A Maltese special operations team on Thursday boarded a tanker that had been hijacked by migrants rescued at sea, and returned control to the captain before escorting it to a Maltese port.
Armed military personnel stood guard on the ship’s deck and a dozen or so migrants were also visible as the Turkish oil tanker El Hiblu 1 docked at Boiler Wharf in the city of Senglea. Several police vans were lined up on shore to take custody of the migrants for investigation, and four migrants were led off the ship in handcuffs.
Authorities in Italy and Malta on Wednesday said the group had hijacked the vessel after it rescued them in the Mediterranean Sea, and forced the crew to put the Libya-bound vessel on a course north toward Europe.
Italy’s interior minister, Matteo Salvini, said the ship had rescued about 120 people and described what happened as “the first act of piracy on the high seas with migrants” as the alleged hijackers. Malta has put the number of migrants rescued at 108.
Maltese Prime Minister Joseph Muscat said on Twitter that the nation’s armed forces had conducted a “sensitive operation on high seas.”
“We do not shirk responsibility despite our size,” he said, pledging to follow international rules.
A Maltese special forces soldier is seen on the merchant ship Elhiblu 1 after it arrived in Senglea. (Darrin Zammit Lupi/Reuters)
The ship had been heading toward Italy’s southernmost island of Lampedusa and the island nation of Malta when Maltese forces intercepted it.
Maltese armed forces established communications with the captain while the ship was still 50 nautical kilometres off shore. The captain said he was not in control of the vessel “and that he and his crew were being forced and threatened by a number of migrants to proceed to Malta,” the armed forces said. No details were given of what force and threats were used.
The special team that restored control to the captain was backed by a patrol vessel, two fast interceptor craft and a helicopter.
There was no immediate word on the condition of El Hiblu 1’s crew.
Next steps for migrants unclear
Humanitarian organizations say migrants are mistreated and even tortured in Libya, and have protested protocols to return migrants rescued offshore to the lawless northern African nation. Meanwhile, both Italy and Malta have refused to open their ports to humanitarian ships that rescue migrants at sea, which has created numerous standoffs as European governments haggle over which will take them in.
While Italy’s interior minister called the hijacking an act of piracy, the humanitarian group Sea Watch disputed that term, saying the actions “were in self-defence against the deadly consequences forced upon them by Europe’s inhumane border policy.”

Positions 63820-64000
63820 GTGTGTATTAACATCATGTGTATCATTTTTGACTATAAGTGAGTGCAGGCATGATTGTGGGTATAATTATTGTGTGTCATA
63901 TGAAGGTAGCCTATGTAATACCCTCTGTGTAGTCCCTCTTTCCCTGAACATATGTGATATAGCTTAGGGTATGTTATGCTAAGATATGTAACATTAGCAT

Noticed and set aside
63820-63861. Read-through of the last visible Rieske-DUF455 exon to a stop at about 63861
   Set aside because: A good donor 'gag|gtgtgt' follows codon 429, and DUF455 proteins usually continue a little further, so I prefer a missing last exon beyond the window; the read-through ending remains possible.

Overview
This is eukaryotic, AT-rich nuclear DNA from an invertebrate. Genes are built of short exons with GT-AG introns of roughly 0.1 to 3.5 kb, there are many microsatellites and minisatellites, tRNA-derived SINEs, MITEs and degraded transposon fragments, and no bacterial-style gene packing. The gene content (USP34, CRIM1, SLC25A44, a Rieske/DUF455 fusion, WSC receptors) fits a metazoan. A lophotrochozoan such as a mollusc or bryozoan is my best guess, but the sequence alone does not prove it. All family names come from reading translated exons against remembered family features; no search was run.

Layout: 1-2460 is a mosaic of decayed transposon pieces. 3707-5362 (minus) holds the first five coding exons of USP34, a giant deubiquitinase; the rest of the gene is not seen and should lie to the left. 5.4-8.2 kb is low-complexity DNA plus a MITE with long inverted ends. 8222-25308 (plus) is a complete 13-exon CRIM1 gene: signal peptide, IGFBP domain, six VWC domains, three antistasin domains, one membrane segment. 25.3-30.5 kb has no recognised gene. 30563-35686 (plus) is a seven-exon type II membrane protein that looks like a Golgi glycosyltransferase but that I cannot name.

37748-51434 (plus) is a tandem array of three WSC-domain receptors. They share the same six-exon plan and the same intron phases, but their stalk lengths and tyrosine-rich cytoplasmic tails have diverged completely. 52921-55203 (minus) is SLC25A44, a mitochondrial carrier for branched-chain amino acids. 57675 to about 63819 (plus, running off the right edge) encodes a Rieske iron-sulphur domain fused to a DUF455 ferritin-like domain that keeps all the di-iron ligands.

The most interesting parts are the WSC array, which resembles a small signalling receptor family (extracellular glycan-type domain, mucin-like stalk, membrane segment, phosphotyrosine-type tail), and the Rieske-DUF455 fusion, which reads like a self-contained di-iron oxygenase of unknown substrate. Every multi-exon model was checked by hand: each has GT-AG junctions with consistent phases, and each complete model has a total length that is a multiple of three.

A private group that operates a rescue ship and monitors how governments treat migrants, Mediterranea, urged compassion for the group on the hijacked vessel and said it hoped European countries would act “in the name of fundamental rights, remembering that we are dealing with human beings fleeing hell.”
Mass migration to Europe has dropped sharply since 2015, when the continent received one million refugees and migrants from countries in the Middle East, Asia and Africa. The surge created a humanitarian crisis in which desperate travellers frequently drowned and leading arrival spots such as Italy and Greece struggled to house large numbers of asylum seekers.
Along with the dangerous sea journey itself, those who attempt to cross the Mediterranean risk being stopped by Libya’s coast guard and held in Libyan detention centres that human rights groups have described as bleak places where migrants allegedly suffer routine abuse.
European Union members “alert the Libyan coast guard when refugees and migrants are spotted at sea so they can be taken back to Libya, despite knowing that people there are arbitrarily detained and exposed to widespread torture, rape, killings and exploitation,” said Matteo de Bellis, an international migration researcher for Amnesty International.
EU member countries, responding to domestic opposition to welcoming immigrants, have decided to significantly downscale an EU operation in the Mediterranean, and have decided in principle to withdraw their ships, which would mean continuing the mission with air surveillance only. A formal decision has to be made by Sunday, when the mission mandate expires.
“This shameful decision has nothing to do with the needs of people who risk their lives at sea, but everything to do with the inability of European governments to agree on a way to share responsibility for them,” de Bellis said.
Commercial ships have been increasingly caught between European governments hostile to taking in new migrants and the international maritime law’s obligation to save people at sea.
Last November, dozens of migrants of a variety of nationalities seized control of a container ship that had picked them up in the Mediterranean, barricading themselves inside and refusing to disembark in the Libyan port of Misrata. After 10 days, Libyan authorities forcibly removed them from the ship and brought them to a detention centre.
During the standoff, several migrants on the vessel told the AP that six commercial ships had seen their rickety boat foundering but passed them by before they were picked up by the seventh.